Helping Others Catch the Vision

What is the foundational story of your organization?


Jay Wolf is the founder of Hope Heals, an organization he created after his wife nearly died when she was just 26 years old. While Jay felt compelled to create something bigger than himself to help others, he realized early on the need to make his story universal for the organization’s audience, as well as for the people he leads. Jay discusses how to connect the dots of your organization’s story in order to build relationships and followers among your employees, audience, clients, and customers. He also shares his thoughts regarding defining your vision so those within and outside of your organization can carry it forward.

In our own organization, there was a sense of starting it because of a story that happened in our lives. I think most organizations started that way too. There was a story that happened to the founder that made them decide that they wanted to create something bigger then themselves. With us, there was this story of my wife almost dying, of a life that was changed forever due to this stroke that she suffered at the age of 26.

As we began to share our stories, we began to put words around sort of this experience and what we were learning from it. We were confronted with this problem—of how do we make this very specific story, this very personal thing to us, very universal for our audience, and for the people whom we are leading in our organization.

It means everything to us, but as powerful as it might be, it still isn't personal to our audience unless we gauge it that way, unless we connect those dots for them. My wife, who is left with many disabilities, began to gauge it this way that, "I have a paralyzed face," she would say, "but who doesn't struggle with issues of beauty? Even if you don't have a paralyzed face. I can't walk because part of my brain was removed that helps me to balance and coordinate my movements, but who really feels free in their own lives, even if they can walk?” That began to set the stage for our audience to see themselves within the context of a very specific and unique story that is our story, but now it is their story as well, so sort of that little ‘s’ can be translated into the bigger ‘S’ story.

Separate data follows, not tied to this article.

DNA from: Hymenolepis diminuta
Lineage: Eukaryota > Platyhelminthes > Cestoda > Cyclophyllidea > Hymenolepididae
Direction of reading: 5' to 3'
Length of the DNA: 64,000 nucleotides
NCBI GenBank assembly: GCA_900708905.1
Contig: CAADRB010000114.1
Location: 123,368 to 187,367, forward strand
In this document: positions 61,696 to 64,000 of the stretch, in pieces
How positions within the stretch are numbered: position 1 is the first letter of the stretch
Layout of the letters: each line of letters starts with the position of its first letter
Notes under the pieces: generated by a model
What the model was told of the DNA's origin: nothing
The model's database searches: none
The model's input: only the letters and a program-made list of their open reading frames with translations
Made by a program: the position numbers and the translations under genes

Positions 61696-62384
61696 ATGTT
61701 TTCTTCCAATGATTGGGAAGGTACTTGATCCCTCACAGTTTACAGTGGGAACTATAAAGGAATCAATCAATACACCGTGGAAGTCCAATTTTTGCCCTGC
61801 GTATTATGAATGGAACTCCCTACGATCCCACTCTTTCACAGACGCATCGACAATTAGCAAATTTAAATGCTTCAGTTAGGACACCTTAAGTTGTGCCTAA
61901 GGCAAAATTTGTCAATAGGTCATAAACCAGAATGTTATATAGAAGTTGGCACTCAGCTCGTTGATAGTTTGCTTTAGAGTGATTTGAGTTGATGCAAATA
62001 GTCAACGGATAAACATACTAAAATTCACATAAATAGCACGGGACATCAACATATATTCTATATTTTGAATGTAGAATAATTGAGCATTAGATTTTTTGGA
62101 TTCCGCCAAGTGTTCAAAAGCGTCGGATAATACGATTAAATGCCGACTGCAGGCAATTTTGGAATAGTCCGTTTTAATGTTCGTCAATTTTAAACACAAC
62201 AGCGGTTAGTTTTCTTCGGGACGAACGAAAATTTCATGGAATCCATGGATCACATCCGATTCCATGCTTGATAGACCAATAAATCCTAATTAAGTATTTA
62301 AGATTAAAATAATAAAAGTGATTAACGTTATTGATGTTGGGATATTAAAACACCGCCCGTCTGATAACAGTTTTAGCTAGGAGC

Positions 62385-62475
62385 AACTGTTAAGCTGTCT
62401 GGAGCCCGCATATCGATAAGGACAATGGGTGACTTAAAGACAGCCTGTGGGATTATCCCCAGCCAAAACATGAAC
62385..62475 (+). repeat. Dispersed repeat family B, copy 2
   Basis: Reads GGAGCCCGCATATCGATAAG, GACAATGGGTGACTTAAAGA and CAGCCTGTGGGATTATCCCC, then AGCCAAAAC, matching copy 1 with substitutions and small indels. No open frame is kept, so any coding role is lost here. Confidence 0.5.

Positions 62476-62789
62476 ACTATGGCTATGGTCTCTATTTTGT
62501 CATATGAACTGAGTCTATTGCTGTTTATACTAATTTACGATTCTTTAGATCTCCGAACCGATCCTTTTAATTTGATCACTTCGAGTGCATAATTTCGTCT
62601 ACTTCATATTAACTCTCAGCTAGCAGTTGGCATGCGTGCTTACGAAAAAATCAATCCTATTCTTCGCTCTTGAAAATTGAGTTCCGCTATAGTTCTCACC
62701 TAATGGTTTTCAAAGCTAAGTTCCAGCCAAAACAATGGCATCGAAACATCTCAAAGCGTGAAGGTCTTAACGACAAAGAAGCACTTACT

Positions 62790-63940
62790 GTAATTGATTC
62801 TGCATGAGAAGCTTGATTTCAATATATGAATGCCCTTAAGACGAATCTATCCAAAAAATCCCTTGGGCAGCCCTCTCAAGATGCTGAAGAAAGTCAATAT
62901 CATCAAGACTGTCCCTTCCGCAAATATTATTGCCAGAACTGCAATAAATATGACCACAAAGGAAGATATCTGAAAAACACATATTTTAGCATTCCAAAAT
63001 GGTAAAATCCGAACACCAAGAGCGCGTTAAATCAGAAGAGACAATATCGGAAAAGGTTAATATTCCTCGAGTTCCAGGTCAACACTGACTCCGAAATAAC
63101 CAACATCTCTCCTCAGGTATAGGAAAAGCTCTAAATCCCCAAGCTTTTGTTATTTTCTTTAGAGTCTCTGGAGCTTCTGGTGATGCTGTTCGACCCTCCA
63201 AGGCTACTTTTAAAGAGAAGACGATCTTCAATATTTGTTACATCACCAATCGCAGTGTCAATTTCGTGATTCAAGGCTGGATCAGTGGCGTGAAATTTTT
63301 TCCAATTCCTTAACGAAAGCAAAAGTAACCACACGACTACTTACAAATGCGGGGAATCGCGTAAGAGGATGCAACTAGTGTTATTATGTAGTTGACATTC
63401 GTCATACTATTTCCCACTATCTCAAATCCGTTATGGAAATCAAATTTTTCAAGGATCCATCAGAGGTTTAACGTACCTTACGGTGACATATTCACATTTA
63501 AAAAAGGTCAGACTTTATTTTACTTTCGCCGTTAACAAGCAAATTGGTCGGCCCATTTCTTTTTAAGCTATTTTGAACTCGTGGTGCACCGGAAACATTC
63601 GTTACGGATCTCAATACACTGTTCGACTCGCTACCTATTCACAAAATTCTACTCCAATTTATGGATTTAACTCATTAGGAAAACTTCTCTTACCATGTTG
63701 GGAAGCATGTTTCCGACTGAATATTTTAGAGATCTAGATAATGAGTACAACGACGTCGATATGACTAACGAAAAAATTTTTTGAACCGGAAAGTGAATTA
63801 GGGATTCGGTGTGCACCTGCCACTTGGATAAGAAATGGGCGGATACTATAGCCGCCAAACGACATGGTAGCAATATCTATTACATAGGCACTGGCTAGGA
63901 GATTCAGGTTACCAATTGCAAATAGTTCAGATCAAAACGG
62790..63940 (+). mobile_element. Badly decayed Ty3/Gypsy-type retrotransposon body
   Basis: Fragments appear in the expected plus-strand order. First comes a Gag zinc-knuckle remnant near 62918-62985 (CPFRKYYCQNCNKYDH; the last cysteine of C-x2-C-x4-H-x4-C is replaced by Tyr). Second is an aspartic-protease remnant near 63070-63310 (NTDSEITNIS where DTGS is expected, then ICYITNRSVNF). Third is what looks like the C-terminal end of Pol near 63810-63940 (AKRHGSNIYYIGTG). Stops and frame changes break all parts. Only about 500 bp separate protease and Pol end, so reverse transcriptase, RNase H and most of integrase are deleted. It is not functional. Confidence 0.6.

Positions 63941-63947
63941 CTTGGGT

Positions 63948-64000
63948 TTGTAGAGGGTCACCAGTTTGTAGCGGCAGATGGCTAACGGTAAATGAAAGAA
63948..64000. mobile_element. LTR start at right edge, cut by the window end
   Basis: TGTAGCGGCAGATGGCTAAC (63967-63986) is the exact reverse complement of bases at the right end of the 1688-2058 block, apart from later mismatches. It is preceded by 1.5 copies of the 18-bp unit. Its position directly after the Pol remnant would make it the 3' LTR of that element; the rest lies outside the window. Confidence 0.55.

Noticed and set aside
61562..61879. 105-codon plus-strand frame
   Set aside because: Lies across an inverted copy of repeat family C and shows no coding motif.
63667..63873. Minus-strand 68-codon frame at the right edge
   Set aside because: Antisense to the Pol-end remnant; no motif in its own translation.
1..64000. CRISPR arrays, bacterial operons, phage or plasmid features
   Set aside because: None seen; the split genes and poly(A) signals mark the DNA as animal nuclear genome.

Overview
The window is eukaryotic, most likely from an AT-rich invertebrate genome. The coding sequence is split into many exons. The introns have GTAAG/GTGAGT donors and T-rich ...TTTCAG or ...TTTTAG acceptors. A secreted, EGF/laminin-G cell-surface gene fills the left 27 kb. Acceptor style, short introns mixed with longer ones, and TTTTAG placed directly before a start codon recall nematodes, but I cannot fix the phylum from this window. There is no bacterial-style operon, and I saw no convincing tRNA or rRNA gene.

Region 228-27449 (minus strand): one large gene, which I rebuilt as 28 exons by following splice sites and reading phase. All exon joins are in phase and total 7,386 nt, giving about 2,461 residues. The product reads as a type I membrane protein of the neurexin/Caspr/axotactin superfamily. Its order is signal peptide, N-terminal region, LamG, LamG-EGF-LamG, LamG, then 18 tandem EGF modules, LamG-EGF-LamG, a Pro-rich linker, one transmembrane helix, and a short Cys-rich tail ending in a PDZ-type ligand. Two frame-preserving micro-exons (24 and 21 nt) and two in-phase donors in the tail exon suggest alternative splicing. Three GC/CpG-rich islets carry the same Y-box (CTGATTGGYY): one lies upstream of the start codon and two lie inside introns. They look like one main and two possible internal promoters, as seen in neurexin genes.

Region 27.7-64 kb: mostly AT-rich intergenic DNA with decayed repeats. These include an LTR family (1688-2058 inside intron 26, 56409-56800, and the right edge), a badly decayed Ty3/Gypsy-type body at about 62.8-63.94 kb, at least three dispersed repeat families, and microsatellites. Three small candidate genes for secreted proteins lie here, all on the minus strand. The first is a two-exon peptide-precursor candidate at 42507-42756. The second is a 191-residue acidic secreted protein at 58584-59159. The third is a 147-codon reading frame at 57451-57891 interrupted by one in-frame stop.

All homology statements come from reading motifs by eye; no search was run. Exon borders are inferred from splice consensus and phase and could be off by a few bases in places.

What that does is a couple of things. First, I think it makes the audience realize that they are not alone, that the specifics may be different among all of our stories and yet there are these universal themes. There is also this bigger narrative that is drawing all of our lives and our stories together. When we talk about this universality of story in an organizational context, maybe those whom weren't the founders of the organization, those whom the story that started the organization is not personal, can begin to see their own story intersect with the organization in a profound way. They can begin to be transformed in the same way the founder of an organization was transformed to the degree where they started the organization.

Those who are now engaging the vision of it can engage more deeply because they see their own story reflected in it. Further, they can become real evangelists of this organization. Not just sort of marketers, not just sort of hired guns, but really overflowing with deep conviction that this is their story too and it matters. Gauging and shaping and crafting the story of an organization or our own stories is vital, I think, to helping others to catch the vision of looking outward to this world full of stories like their own, and really getting to say with confidence that the story of the organization matters in their lives as well.

Jay Wolf

Jay Wolf is the co-founder of Hope Heals, a ministry created to steward the story of Jay and his wife, Katherine.

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